16. Monsters vs. Aliens (2009)

I really want to like this movie, since there’s so much neat stuff about it, both in concept and part of its execution. But something’s keeping me from being anything but apathetic towards it; like its positive and negative qualities perfectly cancel each other out leaving me with nothing. Man, that sounded kind of harsh. Anyway, the film is a loving homage to the B-horror movies of the 1950s, featuring an epic fight between monsters and aliens… kind of. Gallaxhar, an alien from a far-off world comes to Earth in search of a powerful element known as Quantonium, which via a meteorite caused bride-to-be Susan Murphy grow to be multiple stories tall. She’s apprehended by the government and put up in asylum with a gaggle of other oddballs: the genius insect-headed Dr. Cockroach, the human-fish hybrid Missing Link, the mindless (literally) blob B.O.B., and the gargantuan bug Insectasaurus. When Gallaxhar sends a giant robot to San Francisco to scope out his element, the government has no option but to send the monsters to fight it, allowing their freedom if they succeed.So while this movie pays tribute and inspiration from 1950s sci-fi films, ultimately it’s a story about a woman who learns to do things for herself. And that’s kind of trite and overdone. But that on its own doesn’t make it bad. Kung Fu Panda is your typical hero’s journey/schmucky underdog tale, but it triumphs based upon the characters and how it’s told. As a lead, Susan isn’t all that captivating. She’s cute and we root for her, sure, but there’s not really much to her character that makes her truly engaging. Her plight is also rather dry; her fiance only cares about his career! Was this ripped from a C-grade romantic comedy? Through the movie, she learns to take matters into her own hands, crowing about what she’s done without her man, like stop a giant alien robot! All on her own… with the assistance of super powers. But in the end, she manages to kick ass when she’s back to normal again, so that transformation comes out mostly satisfying in the end.The movie really shines with its monsters, not surprising given the title, all of whom are a lot of fun to watch. Will Arnett’s Missing Link is like a wannabe womanizer, as if the Creature from the Black Lagoon only came to shore to hit on chicks rather than terrorize. Hugh Laurie’s Dr. Cockroach is your typical mad scientist, but also a refined gentleman, with a few flourishes in attempting to sound hip (“We all think the new Susan is the cat’s me-wow! Heh heh… I’m sorry.”) Seth Rogan’s B.O.B. is basically Seth Rogan in blob form, but his voice and his laugh perfectly fit that character. Insectasaurus is great for what we see of it, as well as its big twist at the end, and also sweet is his kinship with Link, giving him a sweeter edge apart from his would-be macho persona. Also fantastic are Kiefer Sutherland as General W.R. Monger (great pun), no-nonsense military type who actually is nicer than he lets on, and the greatest casting of all, Stephen Colbert as the President, who’s basically playing… Stephen Colbert. Rainn Wilson as Gallaxhar is alright too, I guess. He’s not bad, but something about the performance didn’t work for me. Maybe I just couldn’t get Dwight out of my head.There’s a lot of really neat sequences and moments, the most show-stopping being the fight with the robot on the Golden Gate Bridge, which is just spectacular. Though that almost works to the film’s detriment as the final fight on the mother ship doesn’t quite live up to it. I think an issue is that they made Gallaxhar too goofy; he’s kind of overly comical and the monsters infiltrate the ship and get to the main core almost too easily. It’s all played for laughs of course, but as high as the tension was supposed to be, I never felt any real danger in the climax. Granted the whole movie is basically screwball, but they toyed with having some more emotional scenes and succeeded, like when the monsters were at their lowest point. Also featured are a fair amount of groaner pop culture gags, like Link referencing An Inconvenient Truth and the main core being like a DDR machine. But largely the humor comes from the characters, be it the monsters trying to occupy their time in lock down or working together to stop an alien invasion.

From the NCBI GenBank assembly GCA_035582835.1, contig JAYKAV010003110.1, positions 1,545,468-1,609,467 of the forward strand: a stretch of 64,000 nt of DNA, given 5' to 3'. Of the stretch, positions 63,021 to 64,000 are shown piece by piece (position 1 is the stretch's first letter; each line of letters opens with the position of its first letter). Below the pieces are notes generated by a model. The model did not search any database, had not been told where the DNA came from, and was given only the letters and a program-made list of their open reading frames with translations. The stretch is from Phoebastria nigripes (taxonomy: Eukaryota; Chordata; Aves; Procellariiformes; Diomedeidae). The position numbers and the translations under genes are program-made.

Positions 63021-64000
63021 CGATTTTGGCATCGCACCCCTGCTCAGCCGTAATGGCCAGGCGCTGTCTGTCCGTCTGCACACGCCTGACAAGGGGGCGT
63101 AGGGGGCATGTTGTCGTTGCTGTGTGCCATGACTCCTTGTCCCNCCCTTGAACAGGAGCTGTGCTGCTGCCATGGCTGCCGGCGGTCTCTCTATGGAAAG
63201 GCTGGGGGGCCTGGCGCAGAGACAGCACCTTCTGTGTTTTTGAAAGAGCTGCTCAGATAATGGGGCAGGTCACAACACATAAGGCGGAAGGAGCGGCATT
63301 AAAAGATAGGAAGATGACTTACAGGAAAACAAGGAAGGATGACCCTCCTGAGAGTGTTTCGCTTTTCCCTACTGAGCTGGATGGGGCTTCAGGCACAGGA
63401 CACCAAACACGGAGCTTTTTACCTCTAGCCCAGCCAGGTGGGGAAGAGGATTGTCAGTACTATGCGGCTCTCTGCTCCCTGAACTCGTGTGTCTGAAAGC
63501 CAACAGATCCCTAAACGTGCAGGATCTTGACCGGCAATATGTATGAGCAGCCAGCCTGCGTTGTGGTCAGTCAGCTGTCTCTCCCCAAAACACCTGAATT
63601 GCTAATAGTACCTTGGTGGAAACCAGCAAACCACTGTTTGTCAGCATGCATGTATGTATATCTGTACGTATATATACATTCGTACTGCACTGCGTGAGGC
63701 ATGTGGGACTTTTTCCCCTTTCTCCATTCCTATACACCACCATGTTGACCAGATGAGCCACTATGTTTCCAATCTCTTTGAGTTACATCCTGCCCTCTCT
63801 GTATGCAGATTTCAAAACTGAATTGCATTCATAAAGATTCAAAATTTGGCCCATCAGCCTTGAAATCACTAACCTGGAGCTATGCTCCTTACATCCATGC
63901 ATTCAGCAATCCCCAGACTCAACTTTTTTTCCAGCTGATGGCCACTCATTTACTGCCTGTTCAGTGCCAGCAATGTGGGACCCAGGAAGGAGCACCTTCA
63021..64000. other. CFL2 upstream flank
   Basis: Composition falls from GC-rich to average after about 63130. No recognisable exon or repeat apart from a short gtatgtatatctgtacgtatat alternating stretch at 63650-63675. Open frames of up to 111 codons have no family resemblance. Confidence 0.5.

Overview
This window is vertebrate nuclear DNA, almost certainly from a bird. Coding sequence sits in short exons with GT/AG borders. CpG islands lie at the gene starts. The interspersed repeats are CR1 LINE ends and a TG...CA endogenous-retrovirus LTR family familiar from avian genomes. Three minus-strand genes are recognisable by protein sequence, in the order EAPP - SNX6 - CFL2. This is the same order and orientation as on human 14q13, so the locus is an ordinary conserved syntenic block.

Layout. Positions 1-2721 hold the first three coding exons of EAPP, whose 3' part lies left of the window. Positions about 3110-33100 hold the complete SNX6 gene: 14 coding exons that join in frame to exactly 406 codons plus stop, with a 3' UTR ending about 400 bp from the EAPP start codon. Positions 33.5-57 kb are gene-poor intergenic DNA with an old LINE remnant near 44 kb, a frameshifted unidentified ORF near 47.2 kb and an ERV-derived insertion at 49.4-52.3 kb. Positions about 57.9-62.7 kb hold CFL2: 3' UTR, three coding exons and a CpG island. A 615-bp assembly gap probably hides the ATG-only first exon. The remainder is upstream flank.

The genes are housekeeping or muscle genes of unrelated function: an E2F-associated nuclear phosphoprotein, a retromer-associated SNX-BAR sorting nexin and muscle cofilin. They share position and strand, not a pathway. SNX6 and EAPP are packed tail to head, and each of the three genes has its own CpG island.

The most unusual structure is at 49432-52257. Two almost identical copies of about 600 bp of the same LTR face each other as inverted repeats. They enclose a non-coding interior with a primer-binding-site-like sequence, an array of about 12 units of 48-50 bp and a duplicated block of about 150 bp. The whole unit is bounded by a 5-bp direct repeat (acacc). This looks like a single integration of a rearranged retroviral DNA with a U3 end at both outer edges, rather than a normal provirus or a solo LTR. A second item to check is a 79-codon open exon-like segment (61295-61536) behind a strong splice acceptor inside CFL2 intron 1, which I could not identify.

Final Verdict
So like I said, I really want to like this movie more, but ultimately it kind of ranks ‘meh’ with me. There’s a lot of cool and inspired stuff here, but as the heart and main focus of the movie, Susan and her journey isn’t all that interesting. I still feel like I haven’t figured out why I’m so blaze about this film, there’s just something about it that didn’t totally click with me. It’s also the first DreamWorks movie to be released in 3D, which you can tell given the many shots that you can tell were intended to be see in 3D. Hell, the damn things starts with the most hackneyed 3D trick of them all: a guy smacking a paddle ball at the camera. You can say that’s part of the gimmick since they’re paying homage to cheese, but the film as a whole doesn’t entirely reflect that, so it doesn’t quite work.

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3 responses to “16. Monsters vs. Aliens (2009)

  1. Can you add more title screenshots?

  2. Did Zombie Simpsons break you so much that you stopped reviewing things altogether? That’s a shame if true.

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